N. Korea fires missiles, flies warplanes as it blames US for 'escalation'
North Korea fired two ballistic missiles Thursday and flew warplanes, while claiming its recent blitz of sanctions-busting tests were necessary countermeasures against joint military drills by the United States and South Korea.
As the United Nations Security Council met to discuss Pyongyang's Tuesday launch of an intermediate-range ballistic missile over Japan, North Korea blamed Washington for "escalating the military tensions on the Korean peninsula."
The recent launches -- six in less than two weeks -- were "the just counteraction measures of the Korean People's Army," Pyongyang's foreign ministry said in a statement Thursday.
Seoul, Tokyo and Washington have ramped up joint military drills in recent weeks, and carried out fresh exercises Thursday involving a US navy destroyer from the USS Ronald Reagan aircraft carrier's strike group.
The United States redeployed the nuclear-powered aircraft carrier to waters east of South Korea as part of a broad-ranging military response to Pyongyang's Tuesday test, which also included joint bombing and missile drills.
The carrier's redeployment prompted an angry response from the North, with the foreign ministry saying it posed "a serious threat to the stability of the situation on the Korean peninsula."
Seoul's military said it had scrambled 30 fighter jets Thursday after 12 North Korean warplanes staged a rare "formation flight north of the inter-Korean air boundary [and] conducted air-to-surface firing drills."
Early on Thursday, South Korea's military said it had detected two short-range ballistic missiles launched from the Samsok area in Pyongyang towards the East Sea, also known as the Sea of Japan.
It appeared to be the first time North Korea has fired missiles from Samsok, an official from Seoul's Joint Chiefs of Staff told reporters.
He added that they look like a "different type of short-range ballistic missiles" from previous launches.
Tokyo also confirmed the launches, with defense minister Yasukazu Hamada telling reporters that it was important not to "overlook the significant improvement of (North Korea's) missile technology."
Later Thursday, South Korea's President Yoon Suk-yeol spoke by phone to Japanese Prime Minister Fumio Kishida, with the pair agreeing that the North's "reckless provocation" must be stopped.
They agreed on the need to "deliver a message to the North that consequences follow provocations", Seoul's presidential office said in a statement.
- China slams U.S. -
Pyongyang's Tuesday firing of what officials and analysts said was a Hwasong-12 that travelled likely the longest horizontal distance of any North Korean test, prompted the United States to call for the emergency Security Council meeting.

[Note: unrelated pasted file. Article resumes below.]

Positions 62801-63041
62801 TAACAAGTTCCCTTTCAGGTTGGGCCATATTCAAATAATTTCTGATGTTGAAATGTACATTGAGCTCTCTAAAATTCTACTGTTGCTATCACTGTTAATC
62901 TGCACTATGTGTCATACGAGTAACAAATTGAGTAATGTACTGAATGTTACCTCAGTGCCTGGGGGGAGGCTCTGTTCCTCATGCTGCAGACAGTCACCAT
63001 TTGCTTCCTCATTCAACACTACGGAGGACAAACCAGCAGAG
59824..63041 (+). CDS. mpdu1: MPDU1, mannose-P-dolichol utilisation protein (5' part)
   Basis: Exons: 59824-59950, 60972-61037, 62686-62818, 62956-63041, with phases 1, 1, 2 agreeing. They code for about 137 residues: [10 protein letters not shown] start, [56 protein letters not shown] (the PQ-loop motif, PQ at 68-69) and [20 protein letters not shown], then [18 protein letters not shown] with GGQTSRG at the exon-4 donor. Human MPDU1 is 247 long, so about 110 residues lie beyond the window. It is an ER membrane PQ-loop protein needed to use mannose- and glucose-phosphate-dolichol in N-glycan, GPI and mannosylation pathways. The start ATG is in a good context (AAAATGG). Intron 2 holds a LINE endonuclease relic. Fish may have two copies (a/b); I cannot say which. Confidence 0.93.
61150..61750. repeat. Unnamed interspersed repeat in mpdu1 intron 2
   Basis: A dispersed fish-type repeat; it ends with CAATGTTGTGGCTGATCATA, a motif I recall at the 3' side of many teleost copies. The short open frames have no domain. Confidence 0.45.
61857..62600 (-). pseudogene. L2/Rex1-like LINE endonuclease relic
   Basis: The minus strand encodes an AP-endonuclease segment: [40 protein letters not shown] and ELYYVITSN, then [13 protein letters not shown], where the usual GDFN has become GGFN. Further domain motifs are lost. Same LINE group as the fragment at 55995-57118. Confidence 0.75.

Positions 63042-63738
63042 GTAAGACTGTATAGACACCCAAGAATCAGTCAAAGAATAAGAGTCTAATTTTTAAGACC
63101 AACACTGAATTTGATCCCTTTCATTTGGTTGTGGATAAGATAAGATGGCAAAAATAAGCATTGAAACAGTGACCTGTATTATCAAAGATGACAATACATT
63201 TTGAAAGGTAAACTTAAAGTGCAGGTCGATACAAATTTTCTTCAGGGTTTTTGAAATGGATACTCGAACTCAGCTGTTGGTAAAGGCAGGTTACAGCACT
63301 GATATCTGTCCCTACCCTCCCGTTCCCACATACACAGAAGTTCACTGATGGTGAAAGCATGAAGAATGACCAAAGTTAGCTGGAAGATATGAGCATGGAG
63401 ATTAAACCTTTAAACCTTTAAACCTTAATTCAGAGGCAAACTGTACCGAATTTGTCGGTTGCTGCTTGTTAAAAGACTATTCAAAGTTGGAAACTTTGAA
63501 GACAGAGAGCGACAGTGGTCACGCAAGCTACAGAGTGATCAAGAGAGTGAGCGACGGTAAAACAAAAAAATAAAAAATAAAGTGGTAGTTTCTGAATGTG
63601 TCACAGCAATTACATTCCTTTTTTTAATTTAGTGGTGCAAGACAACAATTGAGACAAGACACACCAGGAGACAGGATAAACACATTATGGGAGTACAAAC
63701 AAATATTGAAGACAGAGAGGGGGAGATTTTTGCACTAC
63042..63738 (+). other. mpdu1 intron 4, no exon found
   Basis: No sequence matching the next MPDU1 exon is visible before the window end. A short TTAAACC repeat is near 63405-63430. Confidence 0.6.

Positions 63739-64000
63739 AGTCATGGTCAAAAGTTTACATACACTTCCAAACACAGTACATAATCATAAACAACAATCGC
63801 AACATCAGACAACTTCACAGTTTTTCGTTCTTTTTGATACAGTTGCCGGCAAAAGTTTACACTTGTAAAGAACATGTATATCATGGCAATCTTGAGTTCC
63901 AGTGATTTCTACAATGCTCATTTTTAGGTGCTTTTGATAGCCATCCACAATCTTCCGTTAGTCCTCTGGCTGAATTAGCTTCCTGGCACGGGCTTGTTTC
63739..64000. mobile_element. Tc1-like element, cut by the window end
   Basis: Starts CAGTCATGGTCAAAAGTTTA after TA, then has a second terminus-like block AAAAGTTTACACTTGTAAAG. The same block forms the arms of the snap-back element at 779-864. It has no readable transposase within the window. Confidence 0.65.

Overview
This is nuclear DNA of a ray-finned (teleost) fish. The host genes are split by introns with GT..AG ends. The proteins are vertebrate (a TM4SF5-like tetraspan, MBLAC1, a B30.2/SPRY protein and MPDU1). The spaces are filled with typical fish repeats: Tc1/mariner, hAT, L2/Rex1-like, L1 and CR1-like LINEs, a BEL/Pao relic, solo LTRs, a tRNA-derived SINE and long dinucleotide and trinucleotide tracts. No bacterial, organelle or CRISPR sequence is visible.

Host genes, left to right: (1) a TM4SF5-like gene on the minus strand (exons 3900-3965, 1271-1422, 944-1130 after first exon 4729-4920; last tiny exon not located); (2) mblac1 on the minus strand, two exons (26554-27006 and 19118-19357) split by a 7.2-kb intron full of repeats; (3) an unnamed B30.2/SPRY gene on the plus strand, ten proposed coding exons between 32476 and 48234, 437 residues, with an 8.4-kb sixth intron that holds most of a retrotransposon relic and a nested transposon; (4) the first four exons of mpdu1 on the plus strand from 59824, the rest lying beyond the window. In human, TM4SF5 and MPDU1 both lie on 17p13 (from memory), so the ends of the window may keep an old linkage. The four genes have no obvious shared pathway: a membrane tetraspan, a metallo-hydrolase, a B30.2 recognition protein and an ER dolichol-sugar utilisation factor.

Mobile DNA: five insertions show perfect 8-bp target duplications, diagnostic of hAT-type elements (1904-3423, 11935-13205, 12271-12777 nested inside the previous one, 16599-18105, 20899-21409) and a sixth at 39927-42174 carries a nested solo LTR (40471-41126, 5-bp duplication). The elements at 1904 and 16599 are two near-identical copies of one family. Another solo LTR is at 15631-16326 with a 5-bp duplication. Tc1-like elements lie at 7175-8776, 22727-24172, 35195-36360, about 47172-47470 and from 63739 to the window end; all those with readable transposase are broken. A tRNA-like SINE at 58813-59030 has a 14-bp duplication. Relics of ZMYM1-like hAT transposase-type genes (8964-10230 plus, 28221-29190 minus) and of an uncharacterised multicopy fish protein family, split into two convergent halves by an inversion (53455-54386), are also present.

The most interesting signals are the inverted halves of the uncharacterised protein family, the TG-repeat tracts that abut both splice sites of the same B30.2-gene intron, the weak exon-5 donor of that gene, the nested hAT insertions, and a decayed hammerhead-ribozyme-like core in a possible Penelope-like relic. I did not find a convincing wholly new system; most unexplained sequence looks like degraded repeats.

At the meeting, North Korea's longtime ally and economic benefactor China blamed Washington for provoking the spate of launches by Kim Jong Un's regime.
Deputy Chinese ambassador to the U.N. Geng Shuang said North Korea's recent launches were "closely related" to military exercises in the region conducted by the United States and its allies.
Geng accused Washington of "poisoning the regional security environment."
The launches are part of a record year of weapons tests by isolated North Korea, which leader Kim has declared an "irreversible" nuclear power, effectively ending the possibility of denuclearization talks.
U.S. ambassador to the U.N. Linda Thomas-Greenfield called for "strengthening" existing sanctions on North Korea, something China and Russia vetoed in May.
The council has been divided on responding to Pyongyang's nuclear ambitions for months, with Russia and China on the sympathetic side and the rest of the council pushing for punishment.
Analysts say Pyongyang has seized the opportunity of stalemate at the U.N. to conduct ever more provocative weapons tests.
Officials in Seoul and Washington have been warning for months that Pyongyang will also conduct another nuclear test, likely after China's Party Congress on October 16.
"At this point, for Kim to turn back and halt provocations would seem counterproductive to his interests, not to mention the amount of resources squandered to conduct these weapons tests," Soo Kim, an analyst at the RAND Corporation, told AFP.
"We are indeed in a cycle of weapons provocations. What's left, essentially, is an intercontinental ballistic missile test and potentially the long-awaited seventh nuclear test."